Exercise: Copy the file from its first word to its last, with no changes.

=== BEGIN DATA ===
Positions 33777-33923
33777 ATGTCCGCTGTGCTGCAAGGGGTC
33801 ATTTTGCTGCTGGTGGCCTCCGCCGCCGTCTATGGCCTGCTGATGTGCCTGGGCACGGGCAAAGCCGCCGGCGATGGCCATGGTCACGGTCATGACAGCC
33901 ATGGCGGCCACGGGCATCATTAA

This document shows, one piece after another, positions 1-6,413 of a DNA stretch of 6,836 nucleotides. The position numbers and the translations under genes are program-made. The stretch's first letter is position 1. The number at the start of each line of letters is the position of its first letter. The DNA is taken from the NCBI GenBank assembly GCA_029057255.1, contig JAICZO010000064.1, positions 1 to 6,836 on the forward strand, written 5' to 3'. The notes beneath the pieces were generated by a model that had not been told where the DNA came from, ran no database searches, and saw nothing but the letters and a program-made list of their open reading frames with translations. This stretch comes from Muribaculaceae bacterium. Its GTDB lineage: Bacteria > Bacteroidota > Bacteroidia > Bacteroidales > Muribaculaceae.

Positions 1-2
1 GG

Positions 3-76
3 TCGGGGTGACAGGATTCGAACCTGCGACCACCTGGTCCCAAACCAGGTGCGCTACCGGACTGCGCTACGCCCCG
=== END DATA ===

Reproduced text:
Positions 33777-33923
33777 ATGTCCGCTGTGCTGCAAGGGGTC
33801 ATTTTGCTGCTGGTGGCCTCCGCCGCCGTCTATGGCCTGCTGATGTGCCTGGGCACGGGCAAAGCCGCCGGCGATGGCCATGGTCACGGTCATGACAGCC
33901 ATGGCGGCCACGGGCATCATTAA

This document shows, one piece after another, positions 1-6,413 of a DNA stretch of 6,836 nucleotides. The position numbers and the translations under genes are program-made. The stretch's first letter is position 1. The number at the start of each line of letters is the position of its first letter. The DNA is taken from the NCBI GenBank assembly GCA_029057255.1, contig JAICZO010000064.1, positions 1 to 6,836 on the forward strand, written 5' to 3'. The notes beneath the pieces were generated by a model that had not been told where the DNA came from, ran no database searches, and saw nothing but the letters and a program-made list of their open reading frames with translations. This stretch comes from Muribaculaceae bacterium. Its GTDB lineage: Bacteria > Bacteroidota > Bacteroidia > Bacteroidales > Muribaculaceae.

Positions 1-2
1 GG

Positions 3-76
3 TCGGGGTGACAGGATTCGAACCTGCGACCACCTGGTCCCAAACCAGGTGCGCTACCGGACTGCGCTACGCCCCG